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Found 161 results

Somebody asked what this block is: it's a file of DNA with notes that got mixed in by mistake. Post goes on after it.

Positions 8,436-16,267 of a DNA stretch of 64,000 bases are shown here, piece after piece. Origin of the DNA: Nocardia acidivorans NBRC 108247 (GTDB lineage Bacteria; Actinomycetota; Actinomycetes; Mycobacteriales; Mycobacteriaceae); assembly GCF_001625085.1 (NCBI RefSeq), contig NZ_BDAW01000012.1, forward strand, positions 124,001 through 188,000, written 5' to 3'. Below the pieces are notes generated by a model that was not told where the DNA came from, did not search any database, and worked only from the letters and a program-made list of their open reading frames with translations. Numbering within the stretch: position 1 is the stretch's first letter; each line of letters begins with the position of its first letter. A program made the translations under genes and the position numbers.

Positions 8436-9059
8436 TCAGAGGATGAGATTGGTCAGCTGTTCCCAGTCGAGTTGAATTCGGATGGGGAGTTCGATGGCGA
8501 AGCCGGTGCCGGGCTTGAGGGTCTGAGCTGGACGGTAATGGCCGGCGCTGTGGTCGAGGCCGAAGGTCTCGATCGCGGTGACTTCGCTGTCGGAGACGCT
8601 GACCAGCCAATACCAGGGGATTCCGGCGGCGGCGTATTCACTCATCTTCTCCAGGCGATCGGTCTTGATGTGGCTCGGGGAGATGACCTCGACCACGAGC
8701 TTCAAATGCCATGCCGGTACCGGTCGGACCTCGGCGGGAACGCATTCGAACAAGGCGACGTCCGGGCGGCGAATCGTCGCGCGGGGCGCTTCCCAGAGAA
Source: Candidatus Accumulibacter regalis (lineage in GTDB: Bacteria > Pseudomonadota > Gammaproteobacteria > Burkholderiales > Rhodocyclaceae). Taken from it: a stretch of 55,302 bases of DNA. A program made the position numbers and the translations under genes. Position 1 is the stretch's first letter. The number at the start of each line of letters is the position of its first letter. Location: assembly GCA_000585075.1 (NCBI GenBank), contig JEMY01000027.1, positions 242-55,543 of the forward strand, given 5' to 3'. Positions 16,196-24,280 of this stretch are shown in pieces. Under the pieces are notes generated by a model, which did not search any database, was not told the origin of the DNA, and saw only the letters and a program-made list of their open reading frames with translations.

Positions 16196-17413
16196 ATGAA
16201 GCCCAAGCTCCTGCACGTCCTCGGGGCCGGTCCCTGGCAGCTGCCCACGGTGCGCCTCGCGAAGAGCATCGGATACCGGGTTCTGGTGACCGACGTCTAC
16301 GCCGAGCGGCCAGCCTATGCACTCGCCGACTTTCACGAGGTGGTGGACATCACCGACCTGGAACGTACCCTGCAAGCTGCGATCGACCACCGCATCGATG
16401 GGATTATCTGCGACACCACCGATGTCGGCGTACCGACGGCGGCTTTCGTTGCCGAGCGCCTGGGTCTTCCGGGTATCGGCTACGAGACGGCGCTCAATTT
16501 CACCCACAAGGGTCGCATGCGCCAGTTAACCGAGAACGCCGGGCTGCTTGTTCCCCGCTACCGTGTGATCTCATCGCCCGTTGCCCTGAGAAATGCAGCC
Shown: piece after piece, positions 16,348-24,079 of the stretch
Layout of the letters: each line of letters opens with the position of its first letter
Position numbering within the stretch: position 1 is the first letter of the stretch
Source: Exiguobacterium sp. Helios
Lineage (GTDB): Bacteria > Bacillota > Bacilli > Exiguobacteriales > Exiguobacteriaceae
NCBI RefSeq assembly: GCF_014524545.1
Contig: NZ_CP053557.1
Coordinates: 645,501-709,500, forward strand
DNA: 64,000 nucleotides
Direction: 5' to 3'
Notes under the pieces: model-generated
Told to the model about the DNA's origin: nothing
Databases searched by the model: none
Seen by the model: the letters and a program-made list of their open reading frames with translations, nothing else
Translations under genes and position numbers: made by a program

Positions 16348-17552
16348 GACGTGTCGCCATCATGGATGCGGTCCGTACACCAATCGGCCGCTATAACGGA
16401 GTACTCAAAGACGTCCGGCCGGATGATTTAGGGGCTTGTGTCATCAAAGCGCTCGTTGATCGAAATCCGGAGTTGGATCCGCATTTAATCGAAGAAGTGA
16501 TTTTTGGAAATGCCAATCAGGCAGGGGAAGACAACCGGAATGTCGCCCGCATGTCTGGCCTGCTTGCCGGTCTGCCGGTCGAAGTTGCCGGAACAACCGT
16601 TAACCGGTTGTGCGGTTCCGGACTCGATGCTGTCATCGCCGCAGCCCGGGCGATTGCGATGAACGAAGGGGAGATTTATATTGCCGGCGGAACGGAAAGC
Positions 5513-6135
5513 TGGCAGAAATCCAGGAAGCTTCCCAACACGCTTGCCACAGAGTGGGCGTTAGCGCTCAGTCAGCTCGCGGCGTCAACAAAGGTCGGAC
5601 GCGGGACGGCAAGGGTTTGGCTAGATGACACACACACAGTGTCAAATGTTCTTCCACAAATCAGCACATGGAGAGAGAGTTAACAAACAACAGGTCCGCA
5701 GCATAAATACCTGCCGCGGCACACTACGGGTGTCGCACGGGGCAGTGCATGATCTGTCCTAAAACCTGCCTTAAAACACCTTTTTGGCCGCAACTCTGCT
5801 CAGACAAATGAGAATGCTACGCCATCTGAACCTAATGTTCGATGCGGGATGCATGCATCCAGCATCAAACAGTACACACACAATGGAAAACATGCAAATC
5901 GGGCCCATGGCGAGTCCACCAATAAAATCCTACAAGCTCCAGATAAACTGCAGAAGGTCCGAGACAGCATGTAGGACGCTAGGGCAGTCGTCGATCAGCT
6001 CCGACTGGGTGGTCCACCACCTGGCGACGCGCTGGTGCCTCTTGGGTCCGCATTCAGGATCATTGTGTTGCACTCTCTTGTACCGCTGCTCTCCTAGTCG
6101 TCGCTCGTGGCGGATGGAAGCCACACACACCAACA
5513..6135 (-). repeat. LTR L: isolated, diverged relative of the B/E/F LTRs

1. I searched for a thread on Johnny's but could only find a few comments here and there. Most comments saying how it's gone downhill, not as good as it used to be, etc. Since I've never been, I have nothing to compare it to previously. First attempt at a late lunch, we were turned away from Firefly, so we walked up the street to look at our options, and lo and behold, Johnny's was still serving after 2:30pm. Service was very friendly and unobtrusive, and our meals were fabulous! I ordered the soft shell crab with Old Bay Buerre Blanc sauce atop a corn (souffle?) something, and co-worker had the shallot, beer-battered fish and chips. First off, the bread was just so-so, and the butter was rock-hard cold. I can live with that, since the soft shell was divine. The Old Bay was subtle, and just gave the sauce a "melt-in the mouth" type of experience. The sauce also had fresh basil, which added a nice complexity to the mix. The corn, which I can't recall what they called it, was incredible. I'll try my best to relay...imagine sweet corn just shucked off the cob, still with a bit of a crunch, held together by something that did not in anyway interfere or hide the flavors. It would also have "melted in the mouth," had it not been for the slight crunch of the corn, with sweet juices in every bite. The complement of the sweet corn with the tanginess of the Old Bay was perfect. When I ordered, the menu said "crabs" (plural) so I was a little afraid that I'd have to leave some on the plate...but the crabs were small, so it was a perfect size for me to eat and not be completely stuffed. My co-worker hadn't ever ordered fish and chips before, since he did not like fish in his youth, but thought the perfect time to try it would be here, since he loves shallots and loves beer! He was not disappointed, and said the fish was incredible. I snagged a taste of the very tempting chips---they were crisp and hot, and if I hadn't been savoring my own meal, would have tried to snag a few more! Dessert was shared; an apple crisp topped with fresh cream. It was not "sweet" as most apple dishes tend to be...nice tart apples, no overwhelming flavor of cinnamon. In fact, both of us though we could detect a savory flavor, such as basil? But we asked the waitress and she said maybe it was the type of apples used. She said it was simply apples and cinnamon. Sorry to be so long in the tooth, but FWIW, Johnny's Half Shell is a nice spot, nothing too fancy. In some ways it's good to compare a place to what it was before, but in other ways, those same comments may prevent new customers from giving the place a go. And from my first trip there, I will definitely return.